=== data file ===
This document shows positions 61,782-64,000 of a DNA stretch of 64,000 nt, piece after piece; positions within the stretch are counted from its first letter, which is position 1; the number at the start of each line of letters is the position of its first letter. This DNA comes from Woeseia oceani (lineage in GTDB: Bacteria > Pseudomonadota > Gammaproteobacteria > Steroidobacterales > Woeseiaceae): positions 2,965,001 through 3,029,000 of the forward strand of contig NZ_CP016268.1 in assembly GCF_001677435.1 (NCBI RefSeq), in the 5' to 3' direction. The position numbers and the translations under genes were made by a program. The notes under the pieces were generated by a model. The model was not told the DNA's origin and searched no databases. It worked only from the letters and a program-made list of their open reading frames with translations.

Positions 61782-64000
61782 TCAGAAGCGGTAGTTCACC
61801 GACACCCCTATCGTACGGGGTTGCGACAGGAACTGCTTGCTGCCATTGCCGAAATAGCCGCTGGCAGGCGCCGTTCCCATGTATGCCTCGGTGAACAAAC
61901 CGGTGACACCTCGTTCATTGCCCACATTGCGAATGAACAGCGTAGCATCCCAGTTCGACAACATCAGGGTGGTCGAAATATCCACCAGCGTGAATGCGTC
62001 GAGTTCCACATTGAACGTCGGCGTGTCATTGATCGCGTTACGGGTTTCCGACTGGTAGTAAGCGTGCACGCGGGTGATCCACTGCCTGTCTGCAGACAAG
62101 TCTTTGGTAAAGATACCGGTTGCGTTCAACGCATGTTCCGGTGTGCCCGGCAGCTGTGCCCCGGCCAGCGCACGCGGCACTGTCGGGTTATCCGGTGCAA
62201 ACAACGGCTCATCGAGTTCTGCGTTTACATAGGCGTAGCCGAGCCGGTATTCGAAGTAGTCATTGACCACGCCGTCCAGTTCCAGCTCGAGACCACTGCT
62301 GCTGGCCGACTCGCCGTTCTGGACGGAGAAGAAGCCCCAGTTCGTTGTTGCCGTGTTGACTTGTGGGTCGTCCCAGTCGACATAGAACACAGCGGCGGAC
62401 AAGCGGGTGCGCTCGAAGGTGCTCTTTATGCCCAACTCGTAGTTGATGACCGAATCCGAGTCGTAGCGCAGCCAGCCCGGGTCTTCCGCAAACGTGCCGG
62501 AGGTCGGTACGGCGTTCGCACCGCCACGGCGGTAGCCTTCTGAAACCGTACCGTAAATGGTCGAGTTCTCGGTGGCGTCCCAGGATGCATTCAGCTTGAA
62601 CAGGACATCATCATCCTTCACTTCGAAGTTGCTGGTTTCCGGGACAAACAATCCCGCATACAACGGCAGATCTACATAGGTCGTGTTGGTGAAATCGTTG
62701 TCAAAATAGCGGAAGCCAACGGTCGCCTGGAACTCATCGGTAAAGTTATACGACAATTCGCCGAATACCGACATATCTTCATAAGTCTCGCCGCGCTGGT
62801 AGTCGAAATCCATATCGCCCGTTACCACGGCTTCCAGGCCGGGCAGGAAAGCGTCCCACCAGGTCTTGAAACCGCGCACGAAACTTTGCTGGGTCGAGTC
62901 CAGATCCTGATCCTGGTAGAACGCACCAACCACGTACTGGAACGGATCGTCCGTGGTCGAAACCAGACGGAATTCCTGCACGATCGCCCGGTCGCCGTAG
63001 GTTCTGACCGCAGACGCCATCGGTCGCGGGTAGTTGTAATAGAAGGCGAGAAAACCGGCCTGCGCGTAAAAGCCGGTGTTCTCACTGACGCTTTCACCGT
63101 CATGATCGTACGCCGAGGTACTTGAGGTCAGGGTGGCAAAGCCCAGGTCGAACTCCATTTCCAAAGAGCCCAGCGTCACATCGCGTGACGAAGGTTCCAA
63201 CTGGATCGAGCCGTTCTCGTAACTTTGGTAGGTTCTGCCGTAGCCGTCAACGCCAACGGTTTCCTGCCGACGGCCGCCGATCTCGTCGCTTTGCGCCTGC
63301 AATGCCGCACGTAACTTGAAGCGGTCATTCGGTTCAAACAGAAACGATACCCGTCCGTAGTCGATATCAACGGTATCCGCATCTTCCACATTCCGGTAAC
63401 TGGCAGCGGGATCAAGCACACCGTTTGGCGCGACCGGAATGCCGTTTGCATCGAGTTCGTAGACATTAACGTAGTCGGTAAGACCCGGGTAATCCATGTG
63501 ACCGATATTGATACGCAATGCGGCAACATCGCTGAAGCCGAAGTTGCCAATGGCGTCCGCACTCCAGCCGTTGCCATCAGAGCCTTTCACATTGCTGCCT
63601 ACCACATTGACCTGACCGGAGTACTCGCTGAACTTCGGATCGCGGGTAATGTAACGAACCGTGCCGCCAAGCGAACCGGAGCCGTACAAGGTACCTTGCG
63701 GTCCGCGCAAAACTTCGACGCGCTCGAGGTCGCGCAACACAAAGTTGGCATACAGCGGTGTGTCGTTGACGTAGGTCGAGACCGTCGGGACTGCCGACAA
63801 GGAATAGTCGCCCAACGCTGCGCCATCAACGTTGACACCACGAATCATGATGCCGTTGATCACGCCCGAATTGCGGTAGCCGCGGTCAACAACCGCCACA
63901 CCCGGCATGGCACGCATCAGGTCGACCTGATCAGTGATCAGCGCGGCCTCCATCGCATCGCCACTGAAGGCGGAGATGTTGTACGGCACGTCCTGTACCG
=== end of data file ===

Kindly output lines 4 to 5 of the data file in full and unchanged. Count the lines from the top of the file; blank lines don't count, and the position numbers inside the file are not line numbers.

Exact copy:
61801 GACACCCCTATCGTACGGGGTTGCGACAGGAACTGCTTGCTGCCATTGCCGAAATAGCCGCTGGCAGGCGCCGTTCCCATGTATGCCTCGGTGAACAAAC
61901 CGGTGACACCTCGTTCATTGCCCACATTGCGAATGAACAGCGTAGCATCCCAGTTCGACAACATCAGGGTGGTCGAAATATCCACCAGCGTGAATGCGTC